Fine example of this attractive and detailed map of the United States & Canada, extending nearly to the Rocky Mountains.
Texas is shown as part of Mexico, shortly before it declared its independence in 1836. The region west of the Missouri River is dominated by the Mandan, Osage and Ozark Districts, with a small region called Territoire Des Indiens Du Nord Du Mexique.
In the midwest, the future Iowa Territory is "District des Sioux," which extends to Canada. Oversized Nord-Oest Territory is shown, wich will soon become Terr. de Norde-Ouest ou Ouisconsin" in the next state of the map.
The map delineates a number of other Indian Regions in Georgia, Alabama, Misssissippi, and other parts. Many forts and Indian Tribes located, along with roads.
Insets of Florida and Newfoundland. Several interesting annotations in the body of the map. The legend describes Liberia as being a US Colony. The note at the bottom left translates as follows:
This second edition is an extract from our map of these regions, published in 1832, on a very large sheet recently revised and enlarged! To give, here, as much scope as possible to the best known and most populated Regions, we have omitted, to the West, part of the Mandan District and that of Oregon, for which we must consult our general map of North America, No. 57, from our Universal Atlas.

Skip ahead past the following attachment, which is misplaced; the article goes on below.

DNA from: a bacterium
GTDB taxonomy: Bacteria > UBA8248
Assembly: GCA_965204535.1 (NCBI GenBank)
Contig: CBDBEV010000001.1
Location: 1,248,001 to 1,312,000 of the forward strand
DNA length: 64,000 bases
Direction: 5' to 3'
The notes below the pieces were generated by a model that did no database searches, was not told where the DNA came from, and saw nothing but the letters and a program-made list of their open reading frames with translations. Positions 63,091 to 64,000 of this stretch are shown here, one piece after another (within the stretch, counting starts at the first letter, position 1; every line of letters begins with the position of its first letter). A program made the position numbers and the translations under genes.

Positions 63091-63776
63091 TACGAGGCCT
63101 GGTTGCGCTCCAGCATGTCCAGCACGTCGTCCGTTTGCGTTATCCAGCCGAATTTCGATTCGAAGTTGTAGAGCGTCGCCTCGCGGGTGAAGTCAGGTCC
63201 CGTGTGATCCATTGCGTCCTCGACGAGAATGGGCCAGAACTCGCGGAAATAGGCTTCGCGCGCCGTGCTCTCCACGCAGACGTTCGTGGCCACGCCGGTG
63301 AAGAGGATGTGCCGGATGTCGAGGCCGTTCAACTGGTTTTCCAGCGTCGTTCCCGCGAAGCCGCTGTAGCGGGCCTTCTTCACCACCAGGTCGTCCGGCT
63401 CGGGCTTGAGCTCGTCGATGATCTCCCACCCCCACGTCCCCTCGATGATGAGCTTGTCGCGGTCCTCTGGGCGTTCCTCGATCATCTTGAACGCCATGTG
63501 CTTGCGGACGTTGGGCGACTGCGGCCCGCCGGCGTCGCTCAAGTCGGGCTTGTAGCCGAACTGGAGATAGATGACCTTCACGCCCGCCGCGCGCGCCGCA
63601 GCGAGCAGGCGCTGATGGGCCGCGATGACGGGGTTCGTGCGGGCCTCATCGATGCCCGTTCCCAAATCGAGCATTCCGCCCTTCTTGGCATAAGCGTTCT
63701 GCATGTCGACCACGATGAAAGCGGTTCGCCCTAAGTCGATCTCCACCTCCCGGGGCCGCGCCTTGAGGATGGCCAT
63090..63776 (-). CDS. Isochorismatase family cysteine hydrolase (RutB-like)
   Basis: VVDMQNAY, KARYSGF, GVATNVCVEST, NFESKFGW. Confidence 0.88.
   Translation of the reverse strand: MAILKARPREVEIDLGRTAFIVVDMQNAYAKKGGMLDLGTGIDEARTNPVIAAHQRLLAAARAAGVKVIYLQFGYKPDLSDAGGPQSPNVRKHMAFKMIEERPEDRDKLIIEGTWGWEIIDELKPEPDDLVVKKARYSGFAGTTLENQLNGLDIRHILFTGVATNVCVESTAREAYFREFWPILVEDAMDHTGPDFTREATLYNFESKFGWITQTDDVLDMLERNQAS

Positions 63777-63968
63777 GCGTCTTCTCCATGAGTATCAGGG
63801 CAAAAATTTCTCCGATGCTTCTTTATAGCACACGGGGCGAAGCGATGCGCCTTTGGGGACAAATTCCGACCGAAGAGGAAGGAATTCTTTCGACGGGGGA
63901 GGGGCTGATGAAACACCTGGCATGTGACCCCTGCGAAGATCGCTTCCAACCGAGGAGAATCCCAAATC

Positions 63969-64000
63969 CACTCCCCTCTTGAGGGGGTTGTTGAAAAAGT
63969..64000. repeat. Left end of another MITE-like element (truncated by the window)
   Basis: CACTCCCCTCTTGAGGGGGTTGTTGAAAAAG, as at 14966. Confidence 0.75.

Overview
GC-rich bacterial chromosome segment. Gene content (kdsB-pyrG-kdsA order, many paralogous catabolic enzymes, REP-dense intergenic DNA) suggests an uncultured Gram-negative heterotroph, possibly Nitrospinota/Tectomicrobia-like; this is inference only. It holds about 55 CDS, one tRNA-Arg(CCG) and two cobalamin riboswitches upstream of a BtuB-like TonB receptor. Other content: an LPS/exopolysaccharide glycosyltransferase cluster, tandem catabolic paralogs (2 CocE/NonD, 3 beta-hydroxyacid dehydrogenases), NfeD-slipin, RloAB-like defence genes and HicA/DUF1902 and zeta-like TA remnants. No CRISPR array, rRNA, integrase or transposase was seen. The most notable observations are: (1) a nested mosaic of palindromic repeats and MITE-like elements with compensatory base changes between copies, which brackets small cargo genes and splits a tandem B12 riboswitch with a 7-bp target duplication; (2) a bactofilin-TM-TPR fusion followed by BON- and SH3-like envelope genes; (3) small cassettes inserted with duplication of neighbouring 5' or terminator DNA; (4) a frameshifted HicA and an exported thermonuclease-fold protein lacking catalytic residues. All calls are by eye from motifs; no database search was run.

The numbers written inside this map express the absolute elevation, in toises, of principal points above the level of the Ocean.
First issued in 1832, the map would be reissued, dated 1836 and 1843.
Andre Hubert Brué was a French geographer and cartographer. Born in Paris, he served in the French Navy, joining the Baudin expedition to the Pacific (1800-1804). After his sea service, Brué applied his navigation and charting skills to creating finely-crafted maps, which were renowned for their crisp engraving and accuracy. He drew directly on the copper of the plate, creating what he called encyprotypes. He is best known for the Atlas universal de géographie physique, politique, ancienne et moderne.